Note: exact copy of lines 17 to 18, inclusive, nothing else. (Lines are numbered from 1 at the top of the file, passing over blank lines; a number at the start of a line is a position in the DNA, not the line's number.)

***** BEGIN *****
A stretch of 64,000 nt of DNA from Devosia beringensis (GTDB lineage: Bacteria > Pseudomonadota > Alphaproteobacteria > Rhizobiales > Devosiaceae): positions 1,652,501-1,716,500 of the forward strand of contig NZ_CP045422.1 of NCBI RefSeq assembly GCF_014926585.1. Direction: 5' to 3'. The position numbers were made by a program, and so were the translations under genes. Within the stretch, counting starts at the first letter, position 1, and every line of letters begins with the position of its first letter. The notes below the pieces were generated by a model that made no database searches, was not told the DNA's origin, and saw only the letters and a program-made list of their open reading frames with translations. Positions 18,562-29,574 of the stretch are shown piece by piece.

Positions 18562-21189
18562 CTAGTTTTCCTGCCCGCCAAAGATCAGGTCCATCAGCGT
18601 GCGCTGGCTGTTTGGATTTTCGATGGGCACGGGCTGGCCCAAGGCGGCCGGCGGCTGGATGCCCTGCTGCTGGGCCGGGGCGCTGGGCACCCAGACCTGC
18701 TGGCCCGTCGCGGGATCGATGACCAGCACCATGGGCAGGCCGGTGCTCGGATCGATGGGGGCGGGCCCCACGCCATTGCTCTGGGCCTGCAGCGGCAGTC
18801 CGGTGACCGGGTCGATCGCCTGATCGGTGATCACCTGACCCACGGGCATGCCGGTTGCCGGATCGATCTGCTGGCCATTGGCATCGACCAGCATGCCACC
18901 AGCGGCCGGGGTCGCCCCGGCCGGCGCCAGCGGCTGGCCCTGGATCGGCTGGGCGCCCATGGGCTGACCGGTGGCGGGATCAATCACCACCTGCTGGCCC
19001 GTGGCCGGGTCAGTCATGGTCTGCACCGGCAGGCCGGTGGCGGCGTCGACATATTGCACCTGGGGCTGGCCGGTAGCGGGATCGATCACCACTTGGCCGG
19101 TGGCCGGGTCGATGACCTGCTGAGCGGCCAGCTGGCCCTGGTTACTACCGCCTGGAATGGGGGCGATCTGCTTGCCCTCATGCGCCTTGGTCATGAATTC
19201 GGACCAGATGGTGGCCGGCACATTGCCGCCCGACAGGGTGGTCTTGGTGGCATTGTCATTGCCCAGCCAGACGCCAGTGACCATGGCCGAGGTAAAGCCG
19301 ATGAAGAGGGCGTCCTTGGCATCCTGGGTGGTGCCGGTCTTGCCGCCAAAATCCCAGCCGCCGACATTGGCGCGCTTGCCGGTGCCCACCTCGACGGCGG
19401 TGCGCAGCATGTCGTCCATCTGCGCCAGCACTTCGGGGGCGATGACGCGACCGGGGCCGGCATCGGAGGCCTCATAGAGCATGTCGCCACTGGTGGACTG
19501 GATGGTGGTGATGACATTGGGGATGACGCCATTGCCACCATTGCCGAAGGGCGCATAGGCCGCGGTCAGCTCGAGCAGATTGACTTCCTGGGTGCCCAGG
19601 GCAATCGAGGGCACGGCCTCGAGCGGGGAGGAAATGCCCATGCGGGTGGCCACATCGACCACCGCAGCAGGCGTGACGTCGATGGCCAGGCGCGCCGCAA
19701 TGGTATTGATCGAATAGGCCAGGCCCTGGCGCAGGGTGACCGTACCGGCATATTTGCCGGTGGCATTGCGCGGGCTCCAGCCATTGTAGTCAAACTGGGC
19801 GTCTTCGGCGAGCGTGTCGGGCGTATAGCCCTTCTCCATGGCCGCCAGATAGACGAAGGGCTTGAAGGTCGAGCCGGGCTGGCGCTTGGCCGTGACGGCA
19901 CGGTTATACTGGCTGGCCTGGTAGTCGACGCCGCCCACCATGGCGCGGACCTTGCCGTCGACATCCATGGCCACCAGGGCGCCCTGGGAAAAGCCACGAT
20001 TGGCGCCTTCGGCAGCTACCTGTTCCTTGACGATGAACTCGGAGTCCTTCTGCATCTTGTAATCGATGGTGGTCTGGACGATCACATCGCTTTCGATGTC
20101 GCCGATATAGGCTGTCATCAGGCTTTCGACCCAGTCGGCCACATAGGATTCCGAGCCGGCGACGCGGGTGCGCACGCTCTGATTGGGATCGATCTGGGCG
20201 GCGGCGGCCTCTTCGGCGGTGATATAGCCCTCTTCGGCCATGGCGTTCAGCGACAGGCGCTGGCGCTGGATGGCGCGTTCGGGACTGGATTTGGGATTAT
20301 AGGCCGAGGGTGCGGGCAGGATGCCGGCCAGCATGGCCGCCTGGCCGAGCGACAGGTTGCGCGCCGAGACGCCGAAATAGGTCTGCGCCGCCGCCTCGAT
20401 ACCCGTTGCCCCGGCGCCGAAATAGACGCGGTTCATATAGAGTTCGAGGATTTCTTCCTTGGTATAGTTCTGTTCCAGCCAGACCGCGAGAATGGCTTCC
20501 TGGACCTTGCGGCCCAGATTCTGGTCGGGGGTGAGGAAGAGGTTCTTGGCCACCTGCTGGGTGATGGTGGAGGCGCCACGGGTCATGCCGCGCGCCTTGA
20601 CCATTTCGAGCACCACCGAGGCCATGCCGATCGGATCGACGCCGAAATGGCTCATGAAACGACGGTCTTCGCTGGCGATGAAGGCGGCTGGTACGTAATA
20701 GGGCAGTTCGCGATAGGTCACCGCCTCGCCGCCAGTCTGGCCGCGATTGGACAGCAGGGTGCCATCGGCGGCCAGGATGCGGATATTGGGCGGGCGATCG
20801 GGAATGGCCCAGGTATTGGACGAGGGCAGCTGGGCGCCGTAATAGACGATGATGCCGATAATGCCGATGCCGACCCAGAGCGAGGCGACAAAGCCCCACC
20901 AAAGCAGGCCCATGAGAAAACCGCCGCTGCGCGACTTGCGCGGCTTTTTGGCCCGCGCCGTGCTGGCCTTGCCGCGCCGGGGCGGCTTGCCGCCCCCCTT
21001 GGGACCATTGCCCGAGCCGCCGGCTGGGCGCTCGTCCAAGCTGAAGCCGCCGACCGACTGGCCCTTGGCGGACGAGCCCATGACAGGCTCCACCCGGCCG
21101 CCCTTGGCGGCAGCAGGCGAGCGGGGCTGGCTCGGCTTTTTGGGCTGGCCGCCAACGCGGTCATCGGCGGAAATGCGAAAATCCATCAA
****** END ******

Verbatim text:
19901 CGGTTATACTGGCTGGCCTGGTAGTCGACGCCGCCCACCATGGCGCGGACCTTGCCGTCGACATCCATGGCCACCAGGGCGCCCTGGGAAAAGCCACGAT
20001 TGGCGCCTTCGGCAGCTACCTGTTCCTTGACGATGAACTCGGAGTCCTTCTGCATCTTGTAATCGATGGTGGTCTGGACGATCACATCGCTTTCGATGTC